Jicama was brought over to Hawaii from Spanish colonialists. It is sometimes called a Mexican yam bean, or a Mexican turnip, but it actually belongs to the bean family. Hawaiian cuisine embraced this food and you can find it in a number of dishes. Due to its consistency, when cut into matchstick slices, it will provide a water chestnut-like crunch and possess a savory apple flavor. Jicama can be used in salads, soups, and stir-fry dishes. The seeds of the jicama actually contain a toxin which is used to poison insects and fish.

It is always interesting to learn about foods that have become such an integral part of our island nation’s culture. We hope that you learned some new and interesting facts about these foods and are looking forward to trying them in some of our native dishes when you visit Kapalua Bay in Maui. Make sure to check back on our blog where we will look at popular regional dishes. Aloha Vacation Villas wants to help you plan your perfect vacation. Call and reserve your spot today!

Hawaii is paradise. A more simple and true statement was never made. With its balmy ocean breezes and tempting azure waters, it is a paradise for those who love to surf, swim, and snorkel. The mountain peaks enshrouded in fog call to hikers, rock climbers, and explorers. The warm sandy beaches and colorful foliage invite beachgoers to stay and relax. No matter what your favorite activity is, Hawaii offers something for everyone. Kapalua Bay Rentals love introducing others to the paradise we call home, as well as welcoming returning visitors. Today we will look at the top six excursions that everyone should make time to enjoy when visiting the great island of Maui.

1. Napili Bay

This coastal area is surrounded by full-time residents and vacation communities alike. Napili is a well-kept secret as it remains a sleepy little area located between the busier areas of West Maui and Lahaina. This is an immensely popular spot for snorkeling with the beautiful Green Sea Turtles that call Hawaii home. Don’t worry about stuffing fins and snorkels into your suitcase though, there is a rental booth nearby for your convenience.

2. Farmer’s Market

One of the best things to take advantage of when you are on vacation is the ability to try new foods, especially ones that are representative of the area you are visiting! There are two farmers’ markets for your shopping pleasure. The Napili Farmers’ Market is open every Wednesday from 8:00 a.m. to 11:00 a.m. It is well-known for its all-local produce such as mango, pineapple, and papaya. The Honokowai Farmers’ Market is open every Monday, Wednesday, and Friday from 7:00 a.m. to 11:00 a.m. Not only can you find delicious fruits and vegetables here, but many vendors also offer samples.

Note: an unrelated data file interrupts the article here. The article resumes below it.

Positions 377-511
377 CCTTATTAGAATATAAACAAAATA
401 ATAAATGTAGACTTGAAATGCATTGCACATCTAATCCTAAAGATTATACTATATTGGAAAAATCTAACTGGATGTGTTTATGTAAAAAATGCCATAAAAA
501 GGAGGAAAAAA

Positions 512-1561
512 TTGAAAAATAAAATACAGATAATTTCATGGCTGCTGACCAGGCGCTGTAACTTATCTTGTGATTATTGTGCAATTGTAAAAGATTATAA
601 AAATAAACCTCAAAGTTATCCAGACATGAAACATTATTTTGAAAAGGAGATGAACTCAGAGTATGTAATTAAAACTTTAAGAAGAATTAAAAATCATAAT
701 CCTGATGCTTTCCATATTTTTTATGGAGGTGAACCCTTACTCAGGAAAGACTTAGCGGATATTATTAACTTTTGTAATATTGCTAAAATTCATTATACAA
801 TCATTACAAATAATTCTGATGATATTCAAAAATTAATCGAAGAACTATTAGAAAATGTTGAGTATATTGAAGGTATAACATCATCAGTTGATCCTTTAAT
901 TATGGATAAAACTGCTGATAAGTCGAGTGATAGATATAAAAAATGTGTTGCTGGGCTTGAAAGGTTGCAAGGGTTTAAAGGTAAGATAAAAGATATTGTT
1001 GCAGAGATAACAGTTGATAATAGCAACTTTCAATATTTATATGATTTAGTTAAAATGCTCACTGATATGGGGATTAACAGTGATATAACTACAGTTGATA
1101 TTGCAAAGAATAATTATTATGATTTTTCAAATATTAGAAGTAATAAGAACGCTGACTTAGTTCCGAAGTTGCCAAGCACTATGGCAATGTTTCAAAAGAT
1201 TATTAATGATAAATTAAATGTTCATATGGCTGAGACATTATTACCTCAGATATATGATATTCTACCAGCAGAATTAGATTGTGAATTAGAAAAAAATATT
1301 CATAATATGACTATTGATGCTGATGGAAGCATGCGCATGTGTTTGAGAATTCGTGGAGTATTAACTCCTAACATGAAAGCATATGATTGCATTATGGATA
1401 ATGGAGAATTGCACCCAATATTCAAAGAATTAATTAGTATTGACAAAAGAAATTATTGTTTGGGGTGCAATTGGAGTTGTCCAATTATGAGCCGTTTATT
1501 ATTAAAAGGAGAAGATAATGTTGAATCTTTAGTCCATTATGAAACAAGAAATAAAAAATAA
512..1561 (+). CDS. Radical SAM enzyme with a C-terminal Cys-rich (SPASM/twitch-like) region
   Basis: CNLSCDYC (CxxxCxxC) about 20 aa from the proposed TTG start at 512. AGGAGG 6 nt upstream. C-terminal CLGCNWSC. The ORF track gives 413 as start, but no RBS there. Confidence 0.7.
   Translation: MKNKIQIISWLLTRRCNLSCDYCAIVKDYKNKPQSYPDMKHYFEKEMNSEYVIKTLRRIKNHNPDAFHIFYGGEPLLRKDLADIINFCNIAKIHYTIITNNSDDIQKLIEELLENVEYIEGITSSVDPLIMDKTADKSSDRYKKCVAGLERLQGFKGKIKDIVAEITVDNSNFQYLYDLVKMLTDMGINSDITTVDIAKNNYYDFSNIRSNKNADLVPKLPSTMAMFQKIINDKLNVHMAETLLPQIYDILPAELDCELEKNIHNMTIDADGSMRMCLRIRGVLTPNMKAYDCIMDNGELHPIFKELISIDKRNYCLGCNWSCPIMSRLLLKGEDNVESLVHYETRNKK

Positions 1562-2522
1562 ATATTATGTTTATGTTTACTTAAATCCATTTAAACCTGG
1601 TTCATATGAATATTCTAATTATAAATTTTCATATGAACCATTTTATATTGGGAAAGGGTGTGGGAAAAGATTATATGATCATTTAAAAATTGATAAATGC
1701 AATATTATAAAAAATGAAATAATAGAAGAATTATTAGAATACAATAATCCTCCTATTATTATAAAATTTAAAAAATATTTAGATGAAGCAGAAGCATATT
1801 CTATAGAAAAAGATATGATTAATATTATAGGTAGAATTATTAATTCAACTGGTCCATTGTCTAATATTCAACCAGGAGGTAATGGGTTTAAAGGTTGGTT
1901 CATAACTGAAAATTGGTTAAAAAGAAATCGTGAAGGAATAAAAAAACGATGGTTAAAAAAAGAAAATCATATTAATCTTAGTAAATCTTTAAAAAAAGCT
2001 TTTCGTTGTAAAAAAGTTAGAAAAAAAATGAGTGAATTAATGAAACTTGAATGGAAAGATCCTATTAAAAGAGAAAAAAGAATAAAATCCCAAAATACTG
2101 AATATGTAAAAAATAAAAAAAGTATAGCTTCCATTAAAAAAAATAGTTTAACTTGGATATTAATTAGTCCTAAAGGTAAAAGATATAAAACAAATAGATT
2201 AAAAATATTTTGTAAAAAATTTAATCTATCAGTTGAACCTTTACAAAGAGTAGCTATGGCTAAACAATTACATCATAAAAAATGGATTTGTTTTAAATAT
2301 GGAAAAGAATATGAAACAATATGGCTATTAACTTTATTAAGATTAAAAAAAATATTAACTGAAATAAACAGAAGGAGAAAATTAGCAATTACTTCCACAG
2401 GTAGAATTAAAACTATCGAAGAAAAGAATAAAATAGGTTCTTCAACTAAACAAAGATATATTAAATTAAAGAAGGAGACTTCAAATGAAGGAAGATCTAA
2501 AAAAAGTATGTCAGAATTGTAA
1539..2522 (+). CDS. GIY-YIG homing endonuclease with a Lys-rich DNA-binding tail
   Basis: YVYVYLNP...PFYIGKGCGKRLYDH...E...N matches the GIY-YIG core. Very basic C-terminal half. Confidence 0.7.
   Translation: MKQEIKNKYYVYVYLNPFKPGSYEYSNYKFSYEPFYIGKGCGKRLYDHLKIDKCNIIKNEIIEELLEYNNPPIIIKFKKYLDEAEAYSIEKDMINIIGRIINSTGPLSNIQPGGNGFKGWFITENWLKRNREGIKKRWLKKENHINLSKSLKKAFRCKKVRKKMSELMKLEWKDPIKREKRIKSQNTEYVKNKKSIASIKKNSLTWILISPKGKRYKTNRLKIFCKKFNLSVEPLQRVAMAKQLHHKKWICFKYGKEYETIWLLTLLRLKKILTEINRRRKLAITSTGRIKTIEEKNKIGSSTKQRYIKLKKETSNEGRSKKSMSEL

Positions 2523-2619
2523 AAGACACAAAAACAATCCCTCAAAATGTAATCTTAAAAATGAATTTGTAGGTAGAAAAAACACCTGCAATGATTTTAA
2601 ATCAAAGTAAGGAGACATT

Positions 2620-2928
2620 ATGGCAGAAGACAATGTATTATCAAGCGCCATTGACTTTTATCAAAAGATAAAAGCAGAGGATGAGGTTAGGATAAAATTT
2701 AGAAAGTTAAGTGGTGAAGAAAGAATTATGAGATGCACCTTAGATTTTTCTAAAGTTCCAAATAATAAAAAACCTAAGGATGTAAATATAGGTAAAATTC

3. Gazebo Restaurant

The Gazebo is a West Maui breakfast institution. This restaurant prepares the most heavenly macadamia nut pancakes that you will ever enjoy. Compared to other local breakfast restaurants, it is also much more reasonably priced. With its growing popularity, you may have to wait for a table, but with the gorgeous ocean view, and coffee served while you wait, we know that you’ll agree with us that it was worth the wait!

4. Slack-Key Guitar Show

For those of you who may not know, slack-key guitar is a fingerstyle genre of guitar music that actually originated in Hawaii. Essentially, the tuning is achieved by slacking one or more of the strings until together, they form a single chord, usually G major. Stop by the Napili Kai Beach Resort Aloha Pavilion for a chance to hear world-renowned Hawaiian slack-key guitarist, George Kahumoku Jr. You will not be disappointed!

5. Maui Brew Co.

Maui Brewing Company began in 2005 by selling their beers wholesale. They eventually opened their brewpub in Kahana. Not only have they achieved international success, but they have a brewery and tasting room in Kihei. Their happy hour is one that you do not want to miss. Their specials include $1.00 off beer, $3.00 off cocktails, and ½ priced house-made specialties. Happy hour is daily, and if you wear one of their many MBC logo shirts or hats on Wednesdays, you get to enjoy $2.00 off their beer all day long!  

6. Honolua Bay & Marine Preserve

Honolua Bay is the focal point for the conservation district and offers wonderful surfing opportunities for experienced surfers, snorkeling and jaw-dropping views from Lipoa Point. In addition, it also has one of the most beautifully colored beach landscapes in the Hawaiian islands. If you prefer to take in the view from Lipoa Point, you might also get to enjoy watching any surfers catching the break and at the close of the day, there is always a gorgeous Maui sunset to take in. Call Kapalua Bay Villas today to reserve your vacation spot and let us share with you even more details to help make your trip to Maui the best yet!